Shrub or tree to 5 m. Branchlets conspicuously angled, with numerous straight spines, 1–2(–3) cm long. Leaves evergreen, leathery, 8–11.5 × 1.8–3 cm (lamina), ovate to elliptic, secondary veins indistinct, margins entire to crenate, apex acuminate and often emarginate; petiole winged and foliose, often wider than the lamina, 3.5–6 × 2–3 cm, obovate to spathulate. Flower solitary and axillary, 2.5–3 cm diameter, white, 5-merous, prominently glandular. Pedicel 0.4–0.6 cm long, calyx thick and fleshy, petals 1.2–1.8 cm long, stamens 20. Fruit subglobose, resembling a large, squat lemon, 8–11 × 7–10 cm, skin rough, segments 8–11. Swingle 1913. Distribution CHINA: Guizhou, Hubei, Sichuan; INDIA: Assam (Khasi Hills). Habitat Between 500 and 3000 m asl. USDA Hardiness Zone (7b–)8–9. Conservation status Not evaluated. Illustration Swingle 1913; NT258. Cross-reference K335. Taxonomic note Recent research has shown C. cavaleriei to be the prior name for this species, thus displacing the familiar name C. ichangensis (Zhang & Mabberley 2008).
Citrus cavaleriei has perhaps the longest track-record in cultivation of any hardy Citrus, having been grown (as C. ichangensis) at the Hillier Gardens for over 30 years (Hillier & Coombes 2002) – now as a newer specimen replacing the famous old tree, which died for no obvious reason (A. Coombes, pers. comm. 2006). Despite this long history in cultivation, however, it remains seldom seen, and is not currently offered by British nurseries. It is available from a handful of nurseries in the western United States, and seems to flourish both in temperate parts of the West Coast and in the southern states. A 2 m plant (planted out in 2000) observed at the JC Raulston Arboretum in 2006 looked extremely healthy and vigorous, making a solid bush of dark green, although there were no signs of flowers or fruits. A conspicuous feature is the very large wing on each side of the petiole, which may be expanded to be larger than the true leaf. An important factor in the hardiness of this species is the ripening of its wood, which is helped by hot summers. When ripening is successful it can survive temperatures below –18 ºC, but around –10 ºC may be about its limit in areas with cooler summers (Hogan 2008).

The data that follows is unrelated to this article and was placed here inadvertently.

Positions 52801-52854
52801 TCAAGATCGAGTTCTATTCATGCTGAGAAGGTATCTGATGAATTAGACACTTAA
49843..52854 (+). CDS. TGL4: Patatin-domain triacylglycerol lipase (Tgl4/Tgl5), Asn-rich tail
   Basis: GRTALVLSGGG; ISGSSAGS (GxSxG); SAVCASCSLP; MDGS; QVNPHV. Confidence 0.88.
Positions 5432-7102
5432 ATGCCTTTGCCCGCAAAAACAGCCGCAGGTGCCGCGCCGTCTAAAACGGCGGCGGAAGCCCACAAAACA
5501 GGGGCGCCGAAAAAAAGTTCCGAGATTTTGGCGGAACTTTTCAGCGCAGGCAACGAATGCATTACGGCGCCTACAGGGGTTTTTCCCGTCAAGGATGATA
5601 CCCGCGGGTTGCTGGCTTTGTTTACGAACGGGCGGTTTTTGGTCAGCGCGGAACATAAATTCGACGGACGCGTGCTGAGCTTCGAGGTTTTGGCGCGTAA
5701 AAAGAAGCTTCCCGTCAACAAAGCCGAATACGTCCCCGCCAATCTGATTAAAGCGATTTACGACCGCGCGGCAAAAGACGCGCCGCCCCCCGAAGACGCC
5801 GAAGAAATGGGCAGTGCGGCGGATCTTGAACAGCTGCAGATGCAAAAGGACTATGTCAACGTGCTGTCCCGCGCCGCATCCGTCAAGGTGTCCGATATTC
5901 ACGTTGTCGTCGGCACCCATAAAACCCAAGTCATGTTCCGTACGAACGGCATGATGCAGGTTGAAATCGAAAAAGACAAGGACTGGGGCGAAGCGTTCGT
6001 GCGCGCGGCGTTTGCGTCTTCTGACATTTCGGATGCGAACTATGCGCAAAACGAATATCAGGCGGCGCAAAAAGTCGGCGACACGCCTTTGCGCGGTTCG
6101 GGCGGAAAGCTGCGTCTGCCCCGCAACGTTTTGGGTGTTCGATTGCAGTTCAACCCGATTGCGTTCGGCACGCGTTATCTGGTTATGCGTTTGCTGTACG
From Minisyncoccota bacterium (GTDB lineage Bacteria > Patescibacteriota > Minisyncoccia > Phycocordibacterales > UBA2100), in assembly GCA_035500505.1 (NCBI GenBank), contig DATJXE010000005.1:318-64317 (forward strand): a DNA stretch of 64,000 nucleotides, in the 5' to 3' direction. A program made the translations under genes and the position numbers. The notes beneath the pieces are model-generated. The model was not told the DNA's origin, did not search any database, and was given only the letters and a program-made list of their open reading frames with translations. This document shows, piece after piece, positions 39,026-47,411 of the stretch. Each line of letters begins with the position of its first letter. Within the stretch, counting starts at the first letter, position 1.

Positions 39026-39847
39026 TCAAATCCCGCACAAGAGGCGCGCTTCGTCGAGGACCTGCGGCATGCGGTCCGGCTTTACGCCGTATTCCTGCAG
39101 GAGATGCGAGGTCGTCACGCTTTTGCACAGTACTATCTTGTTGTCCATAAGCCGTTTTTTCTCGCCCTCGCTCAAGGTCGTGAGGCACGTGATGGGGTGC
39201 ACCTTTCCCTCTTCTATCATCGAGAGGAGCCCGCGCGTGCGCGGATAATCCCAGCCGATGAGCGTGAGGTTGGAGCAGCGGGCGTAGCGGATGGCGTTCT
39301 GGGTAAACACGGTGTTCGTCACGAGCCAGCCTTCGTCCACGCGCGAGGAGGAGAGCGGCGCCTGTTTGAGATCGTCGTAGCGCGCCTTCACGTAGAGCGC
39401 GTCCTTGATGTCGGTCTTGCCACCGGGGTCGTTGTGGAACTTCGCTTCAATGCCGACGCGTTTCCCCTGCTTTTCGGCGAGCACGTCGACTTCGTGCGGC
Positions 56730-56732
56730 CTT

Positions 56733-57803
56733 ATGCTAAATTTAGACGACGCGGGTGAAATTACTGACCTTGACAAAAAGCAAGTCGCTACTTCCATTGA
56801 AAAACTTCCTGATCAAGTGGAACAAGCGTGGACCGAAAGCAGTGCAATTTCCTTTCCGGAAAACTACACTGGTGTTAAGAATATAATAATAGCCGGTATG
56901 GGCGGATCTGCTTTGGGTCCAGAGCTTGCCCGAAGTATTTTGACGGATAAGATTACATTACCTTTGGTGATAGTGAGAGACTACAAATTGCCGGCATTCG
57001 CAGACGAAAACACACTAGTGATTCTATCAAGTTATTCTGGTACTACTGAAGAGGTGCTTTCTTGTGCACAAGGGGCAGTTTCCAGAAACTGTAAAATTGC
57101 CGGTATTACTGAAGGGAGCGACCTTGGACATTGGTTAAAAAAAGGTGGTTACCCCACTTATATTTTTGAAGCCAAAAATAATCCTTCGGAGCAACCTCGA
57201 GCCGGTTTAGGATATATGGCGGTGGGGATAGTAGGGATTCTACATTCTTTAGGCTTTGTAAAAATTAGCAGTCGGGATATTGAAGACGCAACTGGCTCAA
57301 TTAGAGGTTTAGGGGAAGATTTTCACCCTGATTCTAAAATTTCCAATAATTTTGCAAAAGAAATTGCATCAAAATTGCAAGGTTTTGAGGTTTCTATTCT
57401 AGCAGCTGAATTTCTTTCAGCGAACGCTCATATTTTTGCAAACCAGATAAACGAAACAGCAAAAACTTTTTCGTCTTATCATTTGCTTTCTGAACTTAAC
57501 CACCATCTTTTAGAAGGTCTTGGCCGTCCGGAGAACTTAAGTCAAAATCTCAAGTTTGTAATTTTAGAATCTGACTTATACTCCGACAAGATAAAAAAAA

Citrus cavaleriei has long been cultivated in China, especially as a stock for more edible cultivars. Frank Meyer may have been the first to introduce it to the West, collecting material in Hubei in 1917 (Valder 1999), although the name C. ichangensis was given to material collected by E.H. Wilson in western China between 1903 and 1907, from both cultivated and apparently wild plants (Swingle 1913). The fruit is considered to be more or less inedible, with little juice, though it can be used as a lemon substitute for lemonade; the Chinese value it most for perfuming rooms (Valder 1999). The floral fragrance lives up to expectations for orange-blossom (Hogan 2008).